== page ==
A well-known court case, Land Bank of South Africa vs JL Parker and Two Others (the Parker case) irrevocably changed the requirements for independent trustees to be appointed and placed renewed focus on the duties and responsibilities of all trustees.
As a result of the Parker case, most Masters of the High Court now require an independent trustee to be appointed in addition to the trustees who are beneficiaries of the trust, and therefore will not issue a Letter of Appointment without at least one independent trustee being appointed. An independent trustee will be a person who is not related to the founder, the other trustees or the beneficiaries.
This independent trustee does not necessarily have to be a professional person but it must be someone who fully realises the responsibilities he or she is accepting when agreeing to act as a trustee, and is qualified in the view of the Master of the High Court to act as a trustee.
All trustees (independent or not) are charged with the responsibility to ensure that the trust functions properly to the greatest benefit of the beneficiaries. These responsibilities include, but are not limited to:
It is clear that a person who is appointed as an independent trustee must have the necessary experience and expertise to properly execute these duties as well as to add value to the trust. In many cases, the trustees who are not independent do not have sufficient knowledge of and experience in the proper administration of trusts. Furthermore, they might also lack expertise in utilising the vehicle of the trust in order to maximise the benefit for the beneficiaries.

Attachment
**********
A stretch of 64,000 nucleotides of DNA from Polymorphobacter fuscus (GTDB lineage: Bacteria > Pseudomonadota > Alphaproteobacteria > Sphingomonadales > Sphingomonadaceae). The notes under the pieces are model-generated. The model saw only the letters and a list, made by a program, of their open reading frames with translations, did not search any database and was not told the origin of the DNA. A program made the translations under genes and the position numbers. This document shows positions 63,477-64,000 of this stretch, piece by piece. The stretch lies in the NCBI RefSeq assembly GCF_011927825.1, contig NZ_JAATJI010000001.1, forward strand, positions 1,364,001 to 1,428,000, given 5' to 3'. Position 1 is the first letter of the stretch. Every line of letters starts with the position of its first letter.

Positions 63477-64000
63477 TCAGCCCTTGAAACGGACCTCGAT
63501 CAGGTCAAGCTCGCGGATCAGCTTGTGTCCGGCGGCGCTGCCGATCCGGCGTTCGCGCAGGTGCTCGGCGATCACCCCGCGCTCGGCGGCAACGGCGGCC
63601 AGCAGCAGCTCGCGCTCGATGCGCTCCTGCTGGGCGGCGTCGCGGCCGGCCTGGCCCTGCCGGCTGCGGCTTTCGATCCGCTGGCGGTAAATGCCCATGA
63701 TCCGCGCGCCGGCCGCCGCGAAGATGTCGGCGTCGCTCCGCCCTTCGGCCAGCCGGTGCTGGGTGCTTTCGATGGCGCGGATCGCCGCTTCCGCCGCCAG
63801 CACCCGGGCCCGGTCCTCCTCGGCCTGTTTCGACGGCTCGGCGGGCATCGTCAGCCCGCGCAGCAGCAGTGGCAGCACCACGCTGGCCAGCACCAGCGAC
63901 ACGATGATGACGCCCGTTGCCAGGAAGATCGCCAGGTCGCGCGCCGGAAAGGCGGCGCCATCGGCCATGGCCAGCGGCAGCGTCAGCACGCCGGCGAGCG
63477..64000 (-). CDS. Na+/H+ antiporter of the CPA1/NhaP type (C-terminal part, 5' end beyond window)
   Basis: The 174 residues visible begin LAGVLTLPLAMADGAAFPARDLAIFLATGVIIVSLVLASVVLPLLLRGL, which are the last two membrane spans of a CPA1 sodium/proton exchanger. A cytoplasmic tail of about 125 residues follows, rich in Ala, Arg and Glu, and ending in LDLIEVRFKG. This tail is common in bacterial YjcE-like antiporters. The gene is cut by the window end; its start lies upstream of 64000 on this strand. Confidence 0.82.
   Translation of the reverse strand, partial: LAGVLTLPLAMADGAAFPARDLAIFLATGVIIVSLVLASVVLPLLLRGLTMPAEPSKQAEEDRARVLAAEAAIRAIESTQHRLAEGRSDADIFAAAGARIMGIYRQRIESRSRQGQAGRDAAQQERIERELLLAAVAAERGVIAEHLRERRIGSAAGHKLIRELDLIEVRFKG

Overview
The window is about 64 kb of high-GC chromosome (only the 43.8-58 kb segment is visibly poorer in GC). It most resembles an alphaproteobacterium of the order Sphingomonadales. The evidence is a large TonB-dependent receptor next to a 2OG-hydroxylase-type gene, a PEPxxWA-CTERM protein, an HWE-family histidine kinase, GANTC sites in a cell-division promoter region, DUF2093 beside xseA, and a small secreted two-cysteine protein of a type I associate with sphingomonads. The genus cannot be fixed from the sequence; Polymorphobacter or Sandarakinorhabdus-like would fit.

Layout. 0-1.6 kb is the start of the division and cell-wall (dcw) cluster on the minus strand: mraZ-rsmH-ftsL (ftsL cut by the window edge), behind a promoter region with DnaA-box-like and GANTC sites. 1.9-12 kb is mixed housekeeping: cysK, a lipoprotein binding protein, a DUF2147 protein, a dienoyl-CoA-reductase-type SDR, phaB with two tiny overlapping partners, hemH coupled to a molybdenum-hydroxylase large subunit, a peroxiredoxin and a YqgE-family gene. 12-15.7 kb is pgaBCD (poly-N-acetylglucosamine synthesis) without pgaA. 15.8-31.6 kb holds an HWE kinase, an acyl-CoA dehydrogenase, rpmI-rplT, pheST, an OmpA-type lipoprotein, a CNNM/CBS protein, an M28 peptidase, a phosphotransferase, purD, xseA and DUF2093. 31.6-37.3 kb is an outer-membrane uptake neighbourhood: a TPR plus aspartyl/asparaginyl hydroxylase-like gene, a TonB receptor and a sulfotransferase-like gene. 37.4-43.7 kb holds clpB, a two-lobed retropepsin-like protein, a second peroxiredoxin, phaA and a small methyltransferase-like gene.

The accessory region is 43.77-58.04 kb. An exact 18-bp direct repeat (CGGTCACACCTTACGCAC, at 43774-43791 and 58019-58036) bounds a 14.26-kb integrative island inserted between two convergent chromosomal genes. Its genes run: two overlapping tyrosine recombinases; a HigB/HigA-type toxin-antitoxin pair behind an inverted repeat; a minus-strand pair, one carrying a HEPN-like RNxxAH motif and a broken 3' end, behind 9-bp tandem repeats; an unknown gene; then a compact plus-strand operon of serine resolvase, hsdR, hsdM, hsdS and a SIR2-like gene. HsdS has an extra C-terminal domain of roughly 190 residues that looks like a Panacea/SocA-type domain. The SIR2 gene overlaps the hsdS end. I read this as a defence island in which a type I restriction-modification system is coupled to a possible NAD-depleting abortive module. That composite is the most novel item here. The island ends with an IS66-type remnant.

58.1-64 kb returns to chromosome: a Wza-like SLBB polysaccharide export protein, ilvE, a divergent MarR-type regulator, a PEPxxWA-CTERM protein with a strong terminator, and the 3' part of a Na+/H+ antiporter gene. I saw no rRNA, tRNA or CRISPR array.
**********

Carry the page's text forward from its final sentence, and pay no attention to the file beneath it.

This expertise includes negotiating and entering into business contracts, holistic tax and succession planning, and ensuring the optimal growth of the trust assets. It is in the best interest of the trust that this person also has sufficient knowledge of the impact of statutory requirements, such as compliance with relevant tax law and the effect of changes in legislation on the trust.
All trustees assume significant responsibility when accepting an appointment as a trustee and careful consideration must be given before accepting such an appointment. Any breach of fiduciary duties by any trustee, including the independent trustee, will result in significant exposure for the trustees. Furthermore, any action taken by the trustees on behalf of the trust while the proper number of trustees is not appointed by the Master of the High Court will be null and void.
This newsletter is a general information sheet and should not be used or relied on as professional advice. No liability can be accepted for any errors or omissions nor for any loss or damage arising from reliance upon any information herein. Always contact your financial adviser for specific and detailed advice.